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Keyword: Southwest

Sierra Ancha Experimental Forest Vegetation Mapping Project

Projects Posted on: March 08, 2019
The Sierra Ancha Experimental Forest (SAEF) Vegetation Mapping Project uses unmanned aerial vehicles (UAVs) to create highly detailed vegetation maps using Structure From Motion technology.  These maps are then used to overlay historical vegetation maps made nearly 100 years ago to determine how vegetation has changed over the last century.

Effects and interactions of fire, logging, and grazing

Publications Posted on: August 01, 2018
In this chapter, we summarize current knowledge about the effects of fire, logging, and grazing on coniferous forest birds and their habitats. We critically review the results of studies evaluating how these individual factors influence bird numbers, species diversity, nesting success, and habitat use in ponderosa pine forests.

Summary (Songbird ecology in southwestern ponderosa pine forests: A literature review)

Publications Posted on: August 01, 2018
Most ornithological studies in Southwestern ponderosa pine forests have yielded results that are applicable only to the specific location and particular conditions of the study areas (for example, Green 1979 and Hurlbert 1984).

Tree demography records and last recorded fire dates from the Pinaleño Demography Project, Arizona USA

Documents and Media Posted on: November 06, 2017
Enter summary (recommended) or leave this area entirely blank (delete this content) Text in the summary field displays in listings and provides more information to people browsing the site. Text in the summary field does not appear in the body of the page. Document Type: Other Documents

Climate change vulnerability assessment of forests in the Southwest USA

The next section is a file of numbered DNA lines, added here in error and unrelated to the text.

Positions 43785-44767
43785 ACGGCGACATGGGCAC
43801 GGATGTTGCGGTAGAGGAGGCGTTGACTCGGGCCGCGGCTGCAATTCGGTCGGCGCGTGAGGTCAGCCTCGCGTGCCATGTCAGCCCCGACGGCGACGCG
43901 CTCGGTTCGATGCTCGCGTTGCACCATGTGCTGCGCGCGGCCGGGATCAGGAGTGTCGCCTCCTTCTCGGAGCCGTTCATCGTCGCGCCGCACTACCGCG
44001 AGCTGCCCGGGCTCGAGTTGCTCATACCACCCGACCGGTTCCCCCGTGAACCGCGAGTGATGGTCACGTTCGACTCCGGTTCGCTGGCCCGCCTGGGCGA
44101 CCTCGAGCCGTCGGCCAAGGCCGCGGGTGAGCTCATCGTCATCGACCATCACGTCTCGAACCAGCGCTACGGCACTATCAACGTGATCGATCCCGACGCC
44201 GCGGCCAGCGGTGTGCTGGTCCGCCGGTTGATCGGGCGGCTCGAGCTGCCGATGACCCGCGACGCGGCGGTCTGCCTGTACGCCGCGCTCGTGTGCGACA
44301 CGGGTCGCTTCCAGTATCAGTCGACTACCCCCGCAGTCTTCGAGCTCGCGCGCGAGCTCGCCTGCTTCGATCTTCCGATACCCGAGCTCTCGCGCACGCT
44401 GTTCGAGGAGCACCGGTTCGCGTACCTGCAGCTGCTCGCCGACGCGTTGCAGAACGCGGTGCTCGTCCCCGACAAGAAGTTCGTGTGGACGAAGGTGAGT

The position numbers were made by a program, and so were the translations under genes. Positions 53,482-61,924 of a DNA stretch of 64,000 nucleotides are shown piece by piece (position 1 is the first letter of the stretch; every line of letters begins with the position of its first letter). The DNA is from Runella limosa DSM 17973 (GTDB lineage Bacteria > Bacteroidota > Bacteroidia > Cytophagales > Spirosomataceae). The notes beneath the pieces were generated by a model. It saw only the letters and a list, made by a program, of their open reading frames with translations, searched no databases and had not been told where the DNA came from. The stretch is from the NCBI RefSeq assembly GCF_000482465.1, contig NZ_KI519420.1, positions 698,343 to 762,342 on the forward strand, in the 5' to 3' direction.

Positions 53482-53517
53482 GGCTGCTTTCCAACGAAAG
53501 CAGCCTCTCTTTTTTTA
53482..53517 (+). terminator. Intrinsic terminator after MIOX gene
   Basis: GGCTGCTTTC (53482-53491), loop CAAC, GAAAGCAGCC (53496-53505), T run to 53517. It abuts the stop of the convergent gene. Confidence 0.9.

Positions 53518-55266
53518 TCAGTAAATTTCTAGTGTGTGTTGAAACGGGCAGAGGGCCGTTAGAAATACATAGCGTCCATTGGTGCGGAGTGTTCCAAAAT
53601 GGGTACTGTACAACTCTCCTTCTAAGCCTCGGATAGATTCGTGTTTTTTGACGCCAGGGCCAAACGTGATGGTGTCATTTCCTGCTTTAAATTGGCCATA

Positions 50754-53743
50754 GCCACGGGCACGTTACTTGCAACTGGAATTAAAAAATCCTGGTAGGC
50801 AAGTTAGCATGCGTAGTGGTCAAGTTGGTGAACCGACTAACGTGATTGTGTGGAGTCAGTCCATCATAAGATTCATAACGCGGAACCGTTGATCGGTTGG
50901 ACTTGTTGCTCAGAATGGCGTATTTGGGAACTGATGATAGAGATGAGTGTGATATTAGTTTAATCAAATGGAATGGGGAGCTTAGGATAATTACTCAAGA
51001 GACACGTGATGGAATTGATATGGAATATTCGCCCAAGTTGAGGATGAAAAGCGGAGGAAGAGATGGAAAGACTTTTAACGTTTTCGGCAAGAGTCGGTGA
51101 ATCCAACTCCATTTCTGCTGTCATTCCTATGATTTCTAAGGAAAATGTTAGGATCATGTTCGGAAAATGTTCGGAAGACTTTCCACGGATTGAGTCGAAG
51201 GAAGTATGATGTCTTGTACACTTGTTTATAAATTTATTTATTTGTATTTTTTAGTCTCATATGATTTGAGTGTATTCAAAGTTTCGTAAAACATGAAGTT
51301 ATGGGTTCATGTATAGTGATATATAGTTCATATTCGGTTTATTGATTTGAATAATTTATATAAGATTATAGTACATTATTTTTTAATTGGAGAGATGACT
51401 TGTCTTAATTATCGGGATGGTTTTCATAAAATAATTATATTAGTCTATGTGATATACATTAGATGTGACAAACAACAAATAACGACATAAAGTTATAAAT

Publications Posted on: July 19, 2017
Climate change effects are already apparent in some Southwestern US forests and are expected to intensify in the coming decades, via direct (temperature, precipitation) and indirect (fire, pests, pathogens) stressors.

Riparian trees and aridland streams of the southwestern United States: An assessment of the past, present, and future

Publications Posted on: September 28, 2016
Riparian ecosystems are vital components of aridlands within the southwestern United States. Historically, surface flows influenced population dynamics of native riparian trees. Many southwestern streams has been altered by regulation, however, and will be further affected by greenhouse warming.

Co-producing landscape scale vulnerability assessments

Science Spotlights Posted on: August 17, 2016
Successful management of natural and cultural resources needs to account for increasing stress due to climate change, wildfire, and anthropogenic disturbance and requires collaborative processes to identify effective strategies at landscape scales. Recognizing this need, the Southern Rockies Landscape Conservation Cooperative (SRLCC) implemented a landscape conservation design framework to develop data and tools for use during land management planning, with relevance to multiple stakeholder groups. Rocky Mountain Research Station (RMRS) scientists partnered with the SRLCC to provide expertise and analytical data products to use towards this effort.

Contemporary human use of southwestern ponderosa pine forests

Publications Posted on: May 12, 2016
The ponderosa pine forests of the Southwest provide land, resources, products, and recreational opportunities for both urban and rural communities of the region and the nation. These human uses and activities affect resident and migratory bird populations in both negative and positive ways.

Status, ecology, and conservation of the southwestern willow flycatcher

Publications Posted on: May 12, 2016
This publication was prepared in response to a need expressed by southwestern agencies and organizations for a comprehensive assessment of the population status, history, biology, ecology, habitats, threats, and conservation of the southwestern willow flycatcher (Empidonax traillii extimus). The southwestern willow flycatcher was federally listed as an Endangered subspecies in 1995.

Assessment of native species and ungulate grazing in the Southwest: Terrestrial wildlife

Publications Posted on: May 12, 2016
Range managers in the Southwestern States are increasingly being required to develop management strategies that take into consideration the conservation of wildlife populations. However, information on many aspects of the fundamental biology and impacts of grazing on individual species is still lacking in the scientific and government literature.